TEFL Glossary

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/'ʒɒnrə/ /ˈʒɒ̃rə/ The type and style of discourse (spoken or written), e.g., a letter of complaint, a romantic novel, a business email, newspaper article, promotional material, etc.


A gerund is the -ing form of a verb when it acts as a noun as in 'I love dancing,' and 'Studying grammar is enormously good fun.'

Getting-to-know-you activities

These activities are used at the start of a course to help the students and teacher get to know about each other. They are also called icebreakers.


It is the general meaning of a text.

glottal stop

This sound /ʔ/ is common in spoken English though it is not included in the phonetic chart used in English language teaching. Most obviously it is used when /t/ sounds are 'dropped' in words, such as 'bottle' or 'what,' but also occurs in other locations, e.g., something /'sʌʔmθɪŋ/. 
It is actually a kind of stop (consonant) produced by stopping the airflow with the glottis.
The sound is often regarded as low status and incorrect though it is in fact widely used by most native speakers.


See language grading.


Grammar refers to the rules which govern the way the words in a language change and how they are combined with other words in sentences.


It is a traditional approach to language teaching which focuses on learning grammar rules and applying them in order to translate texts from one language to another.

grammatical categories

Also referred to a parts of speech.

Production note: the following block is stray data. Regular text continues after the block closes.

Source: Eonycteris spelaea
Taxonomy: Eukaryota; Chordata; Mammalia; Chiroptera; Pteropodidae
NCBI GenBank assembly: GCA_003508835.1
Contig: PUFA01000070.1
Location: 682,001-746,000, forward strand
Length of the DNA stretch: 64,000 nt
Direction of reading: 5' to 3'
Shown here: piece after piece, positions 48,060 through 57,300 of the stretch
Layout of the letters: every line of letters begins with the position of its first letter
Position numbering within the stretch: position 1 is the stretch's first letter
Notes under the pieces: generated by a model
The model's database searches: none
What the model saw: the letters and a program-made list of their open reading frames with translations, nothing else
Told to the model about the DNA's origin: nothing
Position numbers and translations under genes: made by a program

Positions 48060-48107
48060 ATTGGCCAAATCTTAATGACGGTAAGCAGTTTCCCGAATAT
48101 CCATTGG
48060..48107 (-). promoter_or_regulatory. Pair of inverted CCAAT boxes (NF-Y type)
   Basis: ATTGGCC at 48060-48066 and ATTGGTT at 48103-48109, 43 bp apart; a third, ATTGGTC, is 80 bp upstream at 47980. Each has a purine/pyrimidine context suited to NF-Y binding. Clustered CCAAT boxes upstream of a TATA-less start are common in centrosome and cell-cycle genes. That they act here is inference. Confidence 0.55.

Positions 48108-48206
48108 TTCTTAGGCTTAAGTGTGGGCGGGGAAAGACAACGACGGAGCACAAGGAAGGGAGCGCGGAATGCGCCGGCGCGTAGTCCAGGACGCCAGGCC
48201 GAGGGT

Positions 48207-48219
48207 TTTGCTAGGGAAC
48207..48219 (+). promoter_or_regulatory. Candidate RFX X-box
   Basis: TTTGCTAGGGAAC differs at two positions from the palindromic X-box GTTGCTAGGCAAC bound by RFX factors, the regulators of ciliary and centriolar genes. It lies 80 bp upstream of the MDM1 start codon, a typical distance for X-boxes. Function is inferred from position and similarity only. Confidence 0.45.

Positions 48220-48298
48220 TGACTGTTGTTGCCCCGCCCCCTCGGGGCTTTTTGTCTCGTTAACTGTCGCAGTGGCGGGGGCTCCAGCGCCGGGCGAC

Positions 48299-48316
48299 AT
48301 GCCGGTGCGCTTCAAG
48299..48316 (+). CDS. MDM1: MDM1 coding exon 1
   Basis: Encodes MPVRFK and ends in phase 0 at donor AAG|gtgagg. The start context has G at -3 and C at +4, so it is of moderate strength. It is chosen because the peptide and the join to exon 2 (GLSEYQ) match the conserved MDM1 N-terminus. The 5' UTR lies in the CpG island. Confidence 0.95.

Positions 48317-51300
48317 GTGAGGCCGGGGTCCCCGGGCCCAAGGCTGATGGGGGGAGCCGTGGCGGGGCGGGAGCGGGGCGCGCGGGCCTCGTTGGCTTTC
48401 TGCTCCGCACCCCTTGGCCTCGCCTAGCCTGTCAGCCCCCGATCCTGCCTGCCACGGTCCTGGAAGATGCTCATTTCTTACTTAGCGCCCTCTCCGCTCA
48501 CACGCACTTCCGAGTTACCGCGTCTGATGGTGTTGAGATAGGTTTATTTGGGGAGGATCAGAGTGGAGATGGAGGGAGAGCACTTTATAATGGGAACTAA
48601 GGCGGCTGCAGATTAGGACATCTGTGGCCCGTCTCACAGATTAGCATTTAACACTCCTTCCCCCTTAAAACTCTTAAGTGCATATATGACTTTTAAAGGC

These are the names for the different classes to which words are assigned depending on their function in a sentence.

The parts of speech in English are the verb, noun, adjective, adverb, determiner, pronoun, preposition, conjunction, and interjection.

grammatical cohesion

The different kinds of referencing, such as using pronouns, possessives and demonstratives, and the use of conjunctions are types of grammatical cohesion.

grammatical competence

Grammatical competence refers to the ability to recognise the syntactical features of a language and to use them to interpret and produce words and sentences. It also incorporates receptive and productive knowledge of the lexical, morphological,  and phonological aspects of the language.

guided discovery

Guided discovery is any inductive teaching approach where rather than the teacher just telling students the rules, the learners are provided with examples and encouraged to work out the rules governing them for themselves.

In language teaching this entails giving examples of a specific language item. The teacher will usually devise some specific tasks for the students to do to guide them in the right direction.

Most of the activities on the tenses in Unit 4, Part 3 of this course are examples of guided discovery.

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